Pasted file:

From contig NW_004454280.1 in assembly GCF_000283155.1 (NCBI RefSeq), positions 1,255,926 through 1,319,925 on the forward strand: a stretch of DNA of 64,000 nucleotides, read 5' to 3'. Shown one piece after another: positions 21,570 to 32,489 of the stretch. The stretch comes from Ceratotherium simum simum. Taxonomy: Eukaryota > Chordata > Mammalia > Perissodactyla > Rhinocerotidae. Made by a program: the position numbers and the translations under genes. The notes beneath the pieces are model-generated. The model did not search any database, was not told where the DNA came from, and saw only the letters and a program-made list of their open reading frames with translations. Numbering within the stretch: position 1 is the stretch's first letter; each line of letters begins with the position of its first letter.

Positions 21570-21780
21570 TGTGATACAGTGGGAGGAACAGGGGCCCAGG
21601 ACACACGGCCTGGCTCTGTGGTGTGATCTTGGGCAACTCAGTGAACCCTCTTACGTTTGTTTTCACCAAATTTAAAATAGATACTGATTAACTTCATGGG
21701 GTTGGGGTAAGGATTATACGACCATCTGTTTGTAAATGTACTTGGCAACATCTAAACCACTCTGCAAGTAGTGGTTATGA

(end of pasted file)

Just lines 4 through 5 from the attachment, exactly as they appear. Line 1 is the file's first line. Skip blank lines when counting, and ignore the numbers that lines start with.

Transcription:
21601 ACACACGGCCTGGCTCTGTGGTGTGATCTTGGGCAACTCAGTGAACCCTCTTACGTTTGTTTTCACCAAATTTAAAATAGATACTGATTAACTTCATGGG
21701 GTTGGGGTAAGGATTATACGACCATCTGTTTGTAAATGTACTTGGCAACATCTAAACCACTCTGCAAGTAGTGGTTATGA